Where Everybody Knows Your Game
In an attempt to retreat to something familiar, I find solace in a brown leather chair by the window of the Starbucks at the corner of my street. I set my laptop on my knees and work away the late afternoons sipping on my cappuccino the way I used to in New York, hoping to suddenly recapture that “NYC energy” that always inspires my writing and my art.
Just as I prepare to lament the absence of those colorful New York characters I used to encounter on a regular basic, I am suddenly reminded that this Starbucks which I have somehow made my temporary office, provides enough entertainment and life if I would only observe my surroundings.
This entertainment is of course unknowingly provided by the “regulars”, the characters that enter this coffee chain on a daily basis with their predictability. To name a few… the following are the minor characters of my new LA experience. (They have obviously been renamed for effect).
My earliest encounter was with Bob, a middle aged single man who struggles with Attention Deficit Disorder. He comes into Starbucks to study, but can never concentrate on his open book for longer than five minutes. He is the friendliest bloke who makes friends with any stranger who walks through the door, completely oblivious to the judgmental stare he gets from the middle aged Hispanic woman beside him. He knows everyone by name and has a detailed explanation for just about anything. He usually orders a tall cup of water. However on the rare occasion that he orders a cup of coffee, I think to my self, “NO! The last thing you need is more caffeine!”. I secretly hope that the unhappy girl behind the counter would have the good sense to give him decaf.
At least Bob is harmless unlike the forty something Joe Smooch, the Casanova of West LA. His love life is always the talk of this Starbucks. Everyone knows about his careless relationship with the 22yr old blond Tricia who worships the ground he walks on. Their sex life and dramatic fights are often the topics of discussion over a hot latte. Like Bob, Smooch also has a short attention span, only his attention is usually gravitated towards the chest of a female stranger. His lack of subtlety drives the tormented Tricia to tears and anorexic behavior. In the end, her crying and yelling makes her look like the psychopath while Smooch somehow comes off as the innocent victim.
Just when I think I have experienced crazy, I am suddenly aware of the older gentleman who has just sat beside me and can’t seem to stop staring right at me! In an attempt to divert myself from his attention, I turn to the young Iranian man on the other side of me to ask a random question about how to get someplace. He actually turns out to be normal. But then he ends up sharing his life story with me proceeds to ask me for advice on matters of the heart! I am so desperate to make friends in this new city so I indulge him.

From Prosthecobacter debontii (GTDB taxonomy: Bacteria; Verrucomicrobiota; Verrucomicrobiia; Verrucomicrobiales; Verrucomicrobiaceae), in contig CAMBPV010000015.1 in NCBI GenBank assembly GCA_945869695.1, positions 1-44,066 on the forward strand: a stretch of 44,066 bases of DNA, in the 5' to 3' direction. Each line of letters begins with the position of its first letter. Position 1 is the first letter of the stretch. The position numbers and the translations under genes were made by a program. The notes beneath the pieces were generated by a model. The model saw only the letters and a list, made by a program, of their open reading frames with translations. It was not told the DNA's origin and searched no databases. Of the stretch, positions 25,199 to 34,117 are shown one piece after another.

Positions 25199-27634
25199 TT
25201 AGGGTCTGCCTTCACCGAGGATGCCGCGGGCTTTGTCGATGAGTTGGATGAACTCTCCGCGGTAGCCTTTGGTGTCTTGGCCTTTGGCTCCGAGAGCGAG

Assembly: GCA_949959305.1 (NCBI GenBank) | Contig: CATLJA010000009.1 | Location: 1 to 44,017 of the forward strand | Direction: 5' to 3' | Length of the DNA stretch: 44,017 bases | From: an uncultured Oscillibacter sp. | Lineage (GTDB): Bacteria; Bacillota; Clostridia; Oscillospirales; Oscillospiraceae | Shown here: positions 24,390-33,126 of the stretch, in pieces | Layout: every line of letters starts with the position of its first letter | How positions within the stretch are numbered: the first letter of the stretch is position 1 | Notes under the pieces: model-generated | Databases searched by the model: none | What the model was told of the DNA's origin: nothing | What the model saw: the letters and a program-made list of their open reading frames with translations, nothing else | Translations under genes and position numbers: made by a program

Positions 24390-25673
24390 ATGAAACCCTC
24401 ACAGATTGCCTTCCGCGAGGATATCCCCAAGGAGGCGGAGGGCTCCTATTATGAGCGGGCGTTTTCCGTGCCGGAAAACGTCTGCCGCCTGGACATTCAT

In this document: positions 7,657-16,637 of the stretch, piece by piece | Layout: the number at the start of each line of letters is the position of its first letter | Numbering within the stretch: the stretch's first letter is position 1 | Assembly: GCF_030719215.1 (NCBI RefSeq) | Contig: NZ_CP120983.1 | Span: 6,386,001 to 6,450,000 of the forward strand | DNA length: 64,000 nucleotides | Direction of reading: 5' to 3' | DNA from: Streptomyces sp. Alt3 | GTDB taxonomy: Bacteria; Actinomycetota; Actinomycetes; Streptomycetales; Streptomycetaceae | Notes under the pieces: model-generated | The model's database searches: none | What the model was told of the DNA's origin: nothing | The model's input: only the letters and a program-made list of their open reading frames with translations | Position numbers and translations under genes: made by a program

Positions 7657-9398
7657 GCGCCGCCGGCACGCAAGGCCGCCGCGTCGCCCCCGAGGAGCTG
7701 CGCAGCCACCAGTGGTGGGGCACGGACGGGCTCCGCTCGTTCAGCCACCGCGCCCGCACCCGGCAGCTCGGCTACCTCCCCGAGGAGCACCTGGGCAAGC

Then there is Madam Chatter, an older Jewish woman who stops in after her Kabalah sessions. She is the official CNN of our Starbucks. If there is ANYTHING one needs to know about any of the “regulars”, Madam Chatter has the scoop. She comes over with her walking stick and hints whenever someone is seated on her usual seat. The sitting customer is usually guilted into giving up his seat for Madam Chatter. She is a nice lady but can’t stop talking. In fact she can’t keep a secret if her life depended on it.
This afternoon, I finally pull out my ear phones to get up for a minute. These are the earphones I wear when I am pretending to listen to music but really just want to be left alone while I work. “Will you kindly watch my stuff?” I ask Madam Chatter as I go towards the counter for more coffee. As I finish paying, my sharp ears pick up Madam Chatter’s voice whispering to the lady across from her. “… and he does commercials. He just moved here from New York. His father was Indian…”
I then realize that Madam Chatter is talking about me! Yes, … I have somehow made it to her list of juicy topics! It suddenly dawns on me that I might have become one of those Starbucks “regulars”. Amidst the junction for homeless friends, colorful characters and caffeine addicts, I have found a familiar ground in Los Angeles. My favorite jovial Starbucks server, Chad knows my name, and now everyone seems to know my story.